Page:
Just compare heart, beard, and heard,

Dies and diet, lord and word,

Sword and sward, retain and Britain.

(Mind the latter, how it’s written.)

Now I surely will not plague you

With such words as plaque and ague.

But be careful how you speak:

Say break and steak, but bleak and streak;

Cloven, oven, how and low,

Script, receipt, show, poem, and toe.

Hear me say, devoid of trickery,

Daughter, laughter, and Terpsichore,

Typhoid, measles, topsails, aisles,

Exiles, similes, and reviles;

Scholar, vicar, and cigar,

Solar, mica, war and far;

One, anemone, Balmoral,

Kitchen, lichen, laundry, laurel;

Gertrude, German, wind and mind,

Scene, Melpomene, mankind.

Billet does not rhyme with ballet,

Bouquet, wallet, mallet, chalet.

Blood and flood are not like food,

Nor is mould like should and would.

Viscous, viscount, load and broad,

Toward, to forward, to reward.

And your pronunciation’s OK

When you correctly say croquet,

Rounded, wounded, grieve and sieve,

Friend and fiend, alive and live.

Ivy, privy, famous; clamour

And enamour rhymes with hammer.

River, rival, tomb, bomb, comb,

Doll and roll and some and home.

Stranger does not rhyme with anger,

Neither does devour with clangour.

Souls but foul, haunt but aunt,

Font, front, wont, want, grand, and grant,

Shoes, goes, does. Now first say finger,

And then singer, ginger, linger,

Real, zeal, mauve, gauze, gouge and gauge,

Marriage, foliage, mirage, and age.

Query does not rhyme with very,

Nor does fury sound like bury.

Dost, lost, post and doth, cloth, loth.

Job, nob, bosom, transom, oath.

Though the differences seem little,

We say actual but victual.

Refer does not rhyme with deafer.

Foeffer does, and zephyr, heifer.

Mint, pint, senate and sedate;

Dull, bull, and George ate late.

Scenic, Arabic, Pacific,

Science, conscience, scientific.

Liberty, library, heave and heaven,

Rachel, ache, moustache, eleven.

We say hallowed, but allowed,

People, leopard, towed, but vowed.

Mark the differences, moreover,

Between mover, cover, clover;

Leeches, breeches, wise, precise,

Chalice, but police and lice;

Camel, constable, unstable,

Principle, disciple, label.

Petal, panel, and canal,

Wait, surprise, plait, promise, pal.

Worm and storm, chaise, chaos, chair,

Senator, spectator, mayor.

Tour, but our and succour, four.

Gas, alas, and Arkansas.

Sea, idea, Korea, area,

Psalm, Maria, but malaria.

Youth, south, southern, cleanse and clean.

Doctrine, turpentine, marine.

Compare alien with Italian,

Dandelion and battalion.

Sally with ally, yea, ye,

Eye, I, ay, aye, whey, and key.

Say aver, but ever, fever,

Neither, leisure, skein, deceiver.

Heron, granary, canary.

Crevice and device and aerie.

Face, but preface, not efface.

Phlegm, phlegmatic, ass, glass, bass.

Large, but target, gin, give, verging,

Ought, out, joust and scour, scourging.

Ear, but earn and wear and tear

Do not rhyme with here but ere.

Seven is right, but so is even,

Hyphen, roughen, nephew Stephen,

Monkey, donkey, Turk and jerk,

Ask, grasp, wasp, and cork and work.

Pronunciation — think of Psyche!

Is a paling stout and spikey?

Won’t it make you lose your wits,

Writing groats and saying grits?

It’s a dark abyss or tunnel:

Strewn with stones, stowed, solace, gunwale,

Islington and Isle of Wight,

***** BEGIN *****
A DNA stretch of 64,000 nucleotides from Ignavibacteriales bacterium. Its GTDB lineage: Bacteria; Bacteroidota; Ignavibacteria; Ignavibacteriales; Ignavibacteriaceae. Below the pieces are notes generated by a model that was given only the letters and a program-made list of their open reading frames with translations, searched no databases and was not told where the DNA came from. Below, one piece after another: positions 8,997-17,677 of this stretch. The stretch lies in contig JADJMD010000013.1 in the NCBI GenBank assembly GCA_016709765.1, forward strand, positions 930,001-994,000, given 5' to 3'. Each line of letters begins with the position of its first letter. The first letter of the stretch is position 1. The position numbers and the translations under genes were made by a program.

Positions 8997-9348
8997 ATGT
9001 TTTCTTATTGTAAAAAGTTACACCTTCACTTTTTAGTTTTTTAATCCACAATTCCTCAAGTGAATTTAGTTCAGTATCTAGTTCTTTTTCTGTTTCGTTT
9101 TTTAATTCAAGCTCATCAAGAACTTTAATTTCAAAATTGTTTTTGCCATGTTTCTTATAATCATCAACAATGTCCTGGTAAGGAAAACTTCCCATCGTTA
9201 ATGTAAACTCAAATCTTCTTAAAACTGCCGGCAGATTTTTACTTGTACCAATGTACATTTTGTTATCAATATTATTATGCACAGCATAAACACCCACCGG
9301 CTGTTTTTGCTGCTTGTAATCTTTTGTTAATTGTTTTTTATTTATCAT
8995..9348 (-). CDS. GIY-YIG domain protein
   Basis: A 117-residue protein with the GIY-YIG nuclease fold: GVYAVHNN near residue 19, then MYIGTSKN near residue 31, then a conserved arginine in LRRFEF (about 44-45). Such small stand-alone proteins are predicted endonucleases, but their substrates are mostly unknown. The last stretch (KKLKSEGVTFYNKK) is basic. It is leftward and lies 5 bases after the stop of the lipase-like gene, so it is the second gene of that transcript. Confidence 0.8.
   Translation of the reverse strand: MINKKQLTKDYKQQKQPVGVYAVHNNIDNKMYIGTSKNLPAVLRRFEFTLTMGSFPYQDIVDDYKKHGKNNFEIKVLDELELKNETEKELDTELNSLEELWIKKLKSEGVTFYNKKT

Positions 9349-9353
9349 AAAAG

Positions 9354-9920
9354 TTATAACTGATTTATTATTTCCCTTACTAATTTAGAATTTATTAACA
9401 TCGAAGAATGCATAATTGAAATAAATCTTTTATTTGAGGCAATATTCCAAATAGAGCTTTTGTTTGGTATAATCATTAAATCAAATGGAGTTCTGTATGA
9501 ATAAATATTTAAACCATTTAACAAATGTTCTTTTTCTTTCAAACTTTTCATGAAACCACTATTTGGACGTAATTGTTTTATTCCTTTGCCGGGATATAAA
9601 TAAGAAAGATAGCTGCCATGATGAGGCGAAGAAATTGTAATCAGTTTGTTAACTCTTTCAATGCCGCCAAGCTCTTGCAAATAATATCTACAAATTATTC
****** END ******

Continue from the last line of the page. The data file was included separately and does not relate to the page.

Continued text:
Housewife, verdict and indict.

Finally, which rhymes with enough?

Though, through, plough, or dough, or cough?

Hiccough has the sound of cup.

My advice is give it up!

 

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Science-Fiction Made Real: The Origami Microscope

Recently I looked at past technologies; today I came across a TED video that is simply mind-boggling:  An Origami microscope that is cheap, powerful (magnifications up to 2,000x), waterproof, durable, and can be made available to anyone.  It sounds like science fiction, but it’s real, today; think of the possibilities for early diagnosis for the remote people of the earth who have all too often been neglected due to a lack of funds.  Click on the image below to see a 9-minute presentation by Stanford bioengineering professor Manu Prakash, PhD.

origami-microscope

 

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The Future in the Past

I love keeping up with the latest technologies, scientific developments, astronomical discoveries and the like; it informs my novel-writing and plot development.  But what did our present look like in the past (if one could say that)?  What did past generations look forward and envision for our time?  How much of it was humorously inaccurate, and how much of it could be inspiration still?  For a glimpse into the minds of the past, click on the photo below.

Future Guess, 1920s

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It’s a Small World After All

What happens when complete strangers, from enemy-nations, meet face to face?  Or in this case, screen to screen?  Smiles, and the realisation that at the core, humanity transcends race, colour, creed, nationality, culture and language.  Coca-Cola engineered the experience; unfortunately it’s not a permanent installation due to the complex technology involved, but what if it one day could be a permanent fixture?  So many people are alone in a crowd; it would be a possibility to connect with a stranger face to face, and maybe in the process, even meet a new friend.  To read the article and see the video, please click on the image below.

Small World 2

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A great resource: The King of Random

If you’re a writer like me, you like keeping your eyes and ears open for interesting websites, information, random bits that can inspire and inform your writing.  I just came across a great little gem on You Tube, the channel of Grant Thompson, the King of Random.  He has, well, random videos, including scientific experiments, life-hacks, how-tos and a lot more.  Need to know how to make fire with water?  Check.  Need to know how to fold a napkin to look like a shirt, or flower, or boat?  Check?  How to cut an apple to look like a swan?  Check.  Check him out by clicking on the photo below!

King of Random